Python has taken the software development world fast and without mercy. According to StackOverflow 2019 survey, it is currently the second most popular backend language and the second most loved programming language. Not without a reason! Python has a simple syntax, is dynamically typed and supports a wide range of use cases – from scripting to web apps and machine learning.
However, these advantages can quickly turn against you. Dynamic typing, if not tested properly, can give you unexpected results. People writing Python coming from numerous backgrounds can obey different coding styles and waste time in code reviews adjusting to PEP8. Even your unit testing frameworks can diverge across the team!
(please settle on one if you work in such a team 😉)
This article is a summary of multiple Python tools that we use at 10Clouds to simplify our Python development.
Our starting point is always …
Cookiecutter is a tool that allows you to automate the project setup page and get to the implementation of business logic straight away. By bundling it in docker containers we can deliver the first features of the system during the very first sprint.
Our custom django template is built on cookie cutter and whenever a new project is being started, some backend developer pastes this line into their terminal:
The repo is on our private GitHub, but we plan on open sourcing it soon! Readers of this blog will know about it first 😃
OK, so we have our app ready. We saved time on the setup, now let’s save some more on code reviews… it is not what you think though!
Pylama is a tool that will automatically grade your code and point out the common issues that would pop up first in the review. It will automatically check if the code is compliant with your code style guidelines, if the Cyclomatic Complexit is not too high and if the mypy types are on point. Pylama is primarily used as a pytest plugin, but if you want to audit your code without pytest, just proceed with
But what are the requirements? Well, the complexity of the code needs to be fixed by the programmer who knows the business logic. But don’t worry – there are more tools to help.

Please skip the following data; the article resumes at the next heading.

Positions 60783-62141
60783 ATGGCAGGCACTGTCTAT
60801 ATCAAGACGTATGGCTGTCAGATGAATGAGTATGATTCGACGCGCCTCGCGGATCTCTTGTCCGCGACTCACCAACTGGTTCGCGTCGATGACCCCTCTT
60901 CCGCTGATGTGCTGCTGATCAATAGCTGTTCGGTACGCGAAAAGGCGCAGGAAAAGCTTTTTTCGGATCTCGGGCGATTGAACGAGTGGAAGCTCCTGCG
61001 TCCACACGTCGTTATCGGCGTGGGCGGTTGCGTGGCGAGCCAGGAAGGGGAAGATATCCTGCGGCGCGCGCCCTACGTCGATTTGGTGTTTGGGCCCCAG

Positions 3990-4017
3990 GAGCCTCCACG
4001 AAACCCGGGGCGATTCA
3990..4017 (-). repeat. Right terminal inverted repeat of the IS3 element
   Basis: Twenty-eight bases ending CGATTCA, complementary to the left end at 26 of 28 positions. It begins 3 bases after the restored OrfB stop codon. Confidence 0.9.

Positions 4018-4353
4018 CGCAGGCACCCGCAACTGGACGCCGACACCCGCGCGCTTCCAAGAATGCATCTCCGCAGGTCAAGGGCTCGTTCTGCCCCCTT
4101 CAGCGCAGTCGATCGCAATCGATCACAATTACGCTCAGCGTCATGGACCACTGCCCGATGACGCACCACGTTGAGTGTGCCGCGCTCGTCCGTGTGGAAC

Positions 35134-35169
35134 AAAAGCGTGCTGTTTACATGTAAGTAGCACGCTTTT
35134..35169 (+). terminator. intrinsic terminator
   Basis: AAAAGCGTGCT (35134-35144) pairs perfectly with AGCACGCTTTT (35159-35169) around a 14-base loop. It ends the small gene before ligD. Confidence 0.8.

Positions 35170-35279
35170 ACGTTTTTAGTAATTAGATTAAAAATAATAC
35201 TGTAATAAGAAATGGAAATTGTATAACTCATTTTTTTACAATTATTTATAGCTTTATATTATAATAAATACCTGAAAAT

Black project started as an independent code which famously goes against PEP8 code style guidelines. It causes polarized opinions and doesn’t allow for any configuration. Some love it, some hate it, but since it has been recognized and recommended by the Python Software Foundation, black has become the default code formatter in many organizations. We are also embracing the black mindset and every new Pull Request needs to comply with black before anybody looks at it.
How does it work? Again, really simple:
Take some unformatted code, like this function:
run black on it:
and in return you get:
Tada! You don’t have to worry about code formatting ever again. What we also recommend is setting up a pre-commit hook that will prevent you from creating a non-black code. Mistakes like that can cause some unnecessary pain, so this two-minute-long setup is certainly worth it!
Black takes care of the big stuff, but doesn’t sort the imports. While this is not necessary, the process today is automatic and costless, thanks to…
I sort so you don’t have to
is the quote you will find at the first page of isort README. This is a simple promise, that isort delivers perfectly. Let’s look at an example from their docs:
running $ isort example.py will modify the file’s content into:
and that’s it! Now your imports are clean and tidy.
Dynamic typing – probably Python’s best and worst feature. While it enables rapid prototyping, experimenting and easier general intro to the language, it certainly slows down the development in huge codebases. Back in times before mypy, I would write some unit tests that are now totally obsolete with the static type checking.
If you want to support enterprise clients or just work on a project that will require maintenance for years to come, mypy is your friend.
If you work on an existing project that falls into this category, ask your project manager for time to implement it. It will be worth it!
After all, this is not a huge API change. Writing a valid mypy Python code is as simple as adding following type annotations:
… but for every function in your codebase 😅
If you need to annotate a more complex type, like list, you will use a `typing` library.
In the snippet above we annotated a function to return a list of strings. You repeat this for any type you need and you got yourself a statically typed language!
And here we are! Now having all the code quality tools available, let’s make them a part of your CI. Pytest is perfect for it! Even better news is, that you can still keep your legacy tests written in unittest. Pytest will run them without hustle, while providing us with the plugins of tools mentioned above.
So, running the full CI would look like that:
Here we go 🎉
Such setup will make everybody happy to collaborate on your next Python project.
Life is too short to worry about type safety, formatting or sorted imports. Hopefully, you will never have to. If you are currently working on a Python project of any kind, give yourself a moment to implement these tools into your pipeline. You won’t regret it.